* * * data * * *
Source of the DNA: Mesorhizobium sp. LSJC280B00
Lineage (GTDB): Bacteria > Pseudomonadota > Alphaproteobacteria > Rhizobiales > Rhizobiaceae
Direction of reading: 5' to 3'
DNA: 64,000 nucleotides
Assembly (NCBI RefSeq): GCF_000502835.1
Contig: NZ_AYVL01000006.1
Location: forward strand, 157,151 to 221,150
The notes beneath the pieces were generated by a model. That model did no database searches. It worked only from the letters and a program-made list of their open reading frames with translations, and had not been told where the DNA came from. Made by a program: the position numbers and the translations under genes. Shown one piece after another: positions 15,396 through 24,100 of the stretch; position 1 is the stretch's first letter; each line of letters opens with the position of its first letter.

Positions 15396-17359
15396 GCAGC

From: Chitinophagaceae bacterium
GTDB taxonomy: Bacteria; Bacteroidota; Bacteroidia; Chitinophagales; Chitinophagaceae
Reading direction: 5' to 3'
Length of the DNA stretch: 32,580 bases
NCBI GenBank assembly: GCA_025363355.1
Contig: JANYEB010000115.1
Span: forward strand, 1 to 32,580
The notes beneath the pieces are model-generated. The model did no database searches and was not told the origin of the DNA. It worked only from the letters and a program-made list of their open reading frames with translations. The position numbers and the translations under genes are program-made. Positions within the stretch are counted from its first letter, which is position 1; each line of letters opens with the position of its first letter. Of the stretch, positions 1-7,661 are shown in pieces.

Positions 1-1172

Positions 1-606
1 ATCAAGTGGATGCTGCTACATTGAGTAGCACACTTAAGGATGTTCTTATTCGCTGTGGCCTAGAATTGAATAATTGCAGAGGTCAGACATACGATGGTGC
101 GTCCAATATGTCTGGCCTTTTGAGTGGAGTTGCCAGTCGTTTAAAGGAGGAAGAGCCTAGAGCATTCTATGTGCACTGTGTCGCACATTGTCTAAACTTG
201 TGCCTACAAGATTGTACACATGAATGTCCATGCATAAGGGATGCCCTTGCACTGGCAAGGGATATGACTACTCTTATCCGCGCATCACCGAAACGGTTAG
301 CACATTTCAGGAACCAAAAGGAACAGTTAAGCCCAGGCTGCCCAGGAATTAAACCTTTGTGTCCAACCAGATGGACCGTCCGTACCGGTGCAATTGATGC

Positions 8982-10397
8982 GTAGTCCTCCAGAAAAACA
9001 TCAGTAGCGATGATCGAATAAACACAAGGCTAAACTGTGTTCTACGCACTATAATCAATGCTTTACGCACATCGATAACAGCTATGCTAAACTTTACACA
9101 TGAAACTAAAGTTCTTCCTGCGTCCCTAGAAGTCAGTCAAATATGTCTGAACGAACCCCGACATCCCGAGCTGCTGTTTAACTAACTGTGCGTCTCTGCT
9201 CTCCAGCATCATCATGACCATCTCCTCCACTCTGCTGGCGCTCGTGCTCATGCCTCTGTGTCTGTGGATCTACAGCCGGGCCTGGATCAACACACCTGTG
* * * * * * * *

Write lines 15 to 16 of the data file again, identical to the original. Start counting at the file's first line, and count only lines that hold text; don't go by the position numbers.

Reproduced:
NCBI GenBank assembly: GCA_025363355.1
Contig: JANYEB010000115.1